How Aaron Connolly's lies unravelled to reveal Cameron Reilly's killer

Published date15 December 2022
Publication titleIrish Times: Web Edition Articles (Dublin, Ireland)
There were phone calls exchanged to plan the night ahead, drinks to be purchased, arrangements about who he would meet, where and when. The field near the Glen Dimplex factory was the venue for an evening of drinking, chat and music followed by the usual trip to the local chipper at the end of the night and then home to bed

Mr Reilly never made it home that night. Instead, at some point between 12.40am and 1.40am on May 26th, 2018, Aaron Connolly, just two weeks older than his victim, violently attacked his friend and – as prosecuting counsel Dean Kelly SC said in his closing speech – left him "dead or dying in that cold field".

It was in that same field that David Shiels, out for an early morning walk with his dog just after 8am the following morning, came across what at first appeared to be the outline of a person sleeping. "I looked up and saw the body. I walked over and said 'hello', thinking it was someone who was drunk and fell asleep," he told the trial.

What Mr Shiels had actually stumbled upon was the body of Mr Reilly, his death a result of asphyxia, either by a chokehold or external pressure to the front of his neck. He said the teenager was lying on his back and there was "discolouring and bruising" on the right-hand side of the face, neck and throat. There were "a lot of scrape marks" on the front of the neck and the deceased's hands were "very white and clean".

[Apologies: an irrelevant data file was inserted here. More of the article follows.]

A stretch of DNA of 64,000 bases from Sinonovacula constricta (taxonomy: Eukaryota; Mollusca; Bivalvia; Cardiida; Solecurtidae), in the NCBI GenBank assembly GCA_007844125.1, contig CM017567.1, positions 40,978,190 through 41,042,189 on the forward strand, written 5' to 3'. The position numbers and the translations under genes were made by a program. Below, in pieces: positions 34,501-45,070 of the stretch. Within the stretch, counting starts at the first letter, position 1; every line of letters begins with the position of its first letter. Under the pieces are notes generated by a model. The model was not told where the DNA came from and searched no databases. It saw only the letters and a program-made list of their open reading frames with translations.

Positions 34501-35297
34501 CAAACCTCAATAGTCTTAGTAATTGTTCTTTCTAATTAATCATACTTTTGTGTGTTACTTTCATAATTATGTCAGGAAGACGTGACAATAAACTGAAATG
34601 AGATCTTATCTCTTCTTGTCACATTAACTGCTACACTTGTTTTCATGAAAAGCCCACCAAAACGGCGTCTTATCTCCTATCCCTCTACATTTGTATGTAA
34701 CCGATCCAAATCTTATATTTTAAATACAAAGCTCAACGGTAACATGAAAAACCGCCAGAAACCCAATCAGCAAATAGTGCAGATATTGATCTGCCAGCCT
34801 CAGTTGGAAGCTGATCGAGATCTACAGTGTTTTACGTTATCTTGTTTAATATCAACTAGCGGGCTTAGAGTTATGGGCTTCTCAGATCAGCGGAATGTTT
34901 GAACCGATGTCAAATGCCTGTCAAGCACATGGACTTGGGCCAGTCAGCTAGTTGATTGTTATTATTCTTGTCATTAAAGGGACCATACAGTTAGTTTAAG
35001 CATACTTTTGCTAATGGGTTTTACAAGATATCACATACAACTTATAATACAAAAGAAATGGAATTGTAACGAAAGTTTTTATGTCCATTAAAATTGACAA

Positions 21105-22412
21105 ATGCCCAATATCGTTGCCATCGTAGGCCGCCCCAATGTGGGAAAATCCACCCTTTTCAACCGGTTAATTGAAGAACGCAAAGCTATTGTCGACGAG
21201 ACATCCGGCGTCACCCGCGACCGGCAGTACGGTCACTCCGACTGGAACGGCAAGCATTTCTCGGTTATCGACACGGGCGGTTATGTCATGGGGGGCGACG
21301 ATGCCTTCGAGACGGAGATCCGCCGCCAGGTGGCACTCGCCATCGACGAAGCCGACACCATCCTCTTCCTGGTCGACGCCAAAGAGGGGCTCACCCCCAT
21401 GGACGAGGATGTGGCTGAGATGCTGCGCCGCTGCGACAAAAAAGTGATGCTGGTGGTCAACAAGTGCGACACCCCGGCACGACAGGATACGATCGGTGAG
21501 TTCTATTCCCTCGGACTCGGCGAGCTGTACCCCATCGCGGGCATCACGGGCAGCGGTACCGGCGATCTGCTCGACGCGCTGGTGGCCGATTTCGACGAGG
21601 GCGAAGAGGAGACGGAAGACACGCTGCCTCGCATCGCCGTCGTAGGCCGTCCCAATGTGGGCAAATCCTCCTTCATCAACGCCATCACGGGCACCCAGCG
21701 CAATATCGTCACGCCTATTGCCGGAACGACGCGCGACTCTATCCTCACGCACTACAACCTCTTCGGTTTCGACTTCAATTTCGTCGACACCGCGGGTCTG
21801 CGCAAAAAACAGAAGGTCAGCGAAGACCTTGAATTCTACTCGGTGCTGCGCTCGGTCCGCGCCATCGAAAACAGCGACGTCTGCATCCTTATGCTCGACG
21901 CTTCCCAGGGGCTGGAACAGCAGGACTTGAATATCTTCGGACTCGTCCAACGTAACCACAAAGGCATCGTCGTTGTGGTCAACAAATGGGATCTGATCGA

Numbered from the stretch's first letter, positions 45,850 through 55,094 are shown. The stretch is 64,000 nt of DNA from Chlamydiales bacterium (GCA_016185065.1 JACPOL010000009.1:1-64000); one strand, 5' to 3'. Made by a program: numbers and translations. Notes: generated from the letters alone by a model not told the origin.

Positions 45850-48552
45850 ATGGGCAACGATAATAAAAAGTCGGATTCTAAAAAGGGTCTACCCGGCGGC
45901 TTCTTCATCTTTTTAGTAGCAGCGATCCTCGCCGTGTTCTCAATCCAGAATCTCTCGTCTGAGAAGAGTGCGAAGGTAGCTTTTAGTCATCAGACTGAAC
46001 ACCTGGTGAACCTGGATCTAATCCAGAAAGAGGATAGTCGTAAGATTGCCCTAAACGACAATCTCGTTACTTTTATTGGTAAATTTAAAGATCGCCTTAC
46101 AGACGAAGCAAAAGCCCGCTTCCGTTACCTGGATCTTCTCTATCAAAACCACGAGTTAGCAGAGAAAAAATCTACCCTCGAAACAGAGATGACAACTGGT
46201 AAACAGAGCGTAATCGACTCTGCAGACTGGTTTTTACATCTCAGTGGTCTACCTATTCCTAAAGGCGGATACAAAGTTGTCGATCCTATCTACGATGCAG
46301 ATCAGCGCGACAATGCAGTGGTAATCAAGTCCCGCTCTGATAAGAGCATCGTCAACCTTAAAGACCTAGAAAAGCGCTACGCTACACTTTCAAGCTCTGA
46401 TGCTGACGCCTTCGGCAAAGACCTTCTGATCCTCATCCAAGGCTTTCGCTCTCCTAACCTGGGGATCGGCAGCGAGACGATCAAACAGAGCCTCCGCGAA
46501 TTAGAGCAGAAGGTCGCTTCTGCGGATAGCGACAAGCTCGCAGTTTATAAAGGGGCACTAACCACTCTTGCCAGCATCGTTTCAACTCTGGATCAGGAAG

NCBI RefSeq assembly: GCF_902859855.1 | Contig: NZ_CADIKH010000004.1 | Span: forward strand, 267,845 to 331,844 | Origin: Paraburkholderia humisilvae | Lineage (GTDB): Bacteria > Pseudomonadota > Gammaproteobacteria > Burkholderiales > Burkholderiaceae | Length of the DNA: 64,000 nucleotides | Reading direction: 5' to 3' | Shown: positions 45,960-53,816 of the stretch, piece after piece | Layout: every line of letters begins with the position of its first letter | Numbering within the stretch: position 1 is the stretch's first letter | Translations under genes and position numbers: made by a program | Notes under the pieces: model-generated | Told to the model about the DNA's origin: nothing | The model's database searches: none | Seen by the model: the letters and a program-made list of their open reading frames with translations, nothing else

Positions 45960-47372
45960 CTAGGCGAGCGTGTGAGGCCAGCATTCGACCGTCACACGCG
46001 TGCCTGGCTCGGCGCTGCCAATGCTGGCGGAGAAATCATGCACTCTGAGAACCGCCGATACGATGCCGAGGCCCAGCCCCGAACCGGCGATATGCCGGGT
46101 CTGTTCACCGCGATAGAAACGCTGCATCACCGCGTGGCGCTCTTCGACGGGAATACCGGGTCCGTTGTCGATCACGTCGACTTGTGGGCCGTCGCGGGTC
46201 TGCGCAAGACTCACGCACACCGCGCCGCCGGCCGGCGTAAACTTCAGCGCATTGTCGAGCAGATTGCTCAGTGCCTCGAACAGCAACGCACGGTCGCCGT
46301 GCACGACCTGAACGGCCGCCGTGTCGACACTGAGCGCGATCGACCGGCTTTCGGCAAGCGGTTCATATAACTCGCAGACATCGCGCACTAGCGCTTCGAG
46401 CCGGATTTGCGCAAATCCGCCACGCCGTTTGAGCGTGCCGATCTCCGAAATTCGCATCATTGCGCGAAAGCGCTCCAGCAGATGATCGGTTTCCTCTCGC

"I knew he was dead," Mr Shiels said. A neighbour, Jean Lynch, initiated CPR on Mr Reilly, but his lips were blue and he was "stone cold". Ms Lynch said she observed the deceased's chin area was "scuffed-looking and red". She said she checked for a pulse on his neck and his wrist but she did not feel anything.

"He was very cold," she said. The paramedic who attended the scene, Debbie McCole, said the only injury on the body was neck trauma, with a lot of bruising around his neck. Connolly, the last person to see the teenager alive, told gardaí his friend had been in good form when he left him. They had parted ways near the Beechwood housing estate in Dunleer and, Connolly said, he never looked back to see which way Mr Reilly went. This was the first of what the prosecution called the "constant, fox-like evolution" of lies told by the then 18-year-old to investigating gardaí.

A gathering of friends

During the trial at the Central Criminal Court, which ended with the conviction of Connolly for murder, the jury heard from many of the young people who were present in the field on May 25th, 2018. It was a gathering of friends in the loose sense of the word, with floating groups of alliances. There was drinking on the night and drug-taking too, which initially caused a reluctance for some of those present to come forward and give statements to gardaí.

It was supposed to be an evening of fun, a night, as prosecution counsel said, that should have been notable "only for the absolute banality of the experience".

Instead, it became a night etched in the memory of all the young people present on that fateful evening for all the wrong reasons. Mr Reilly was found dead in that same field just hours after he had been drinking with his killer. Many of Mr Reilly's friends and acquaintances gave evidence in the case, telling the court the teenager had been in great form on the night. The court also heard the teenager had confided in some close friends that he was bisexual, in the months leading up to his death.

Shannon Carroll told the court she and Mr Reilly had been close friends for years and said he had been in "brilliant form" and was "happy and jolly" when she saw him on...

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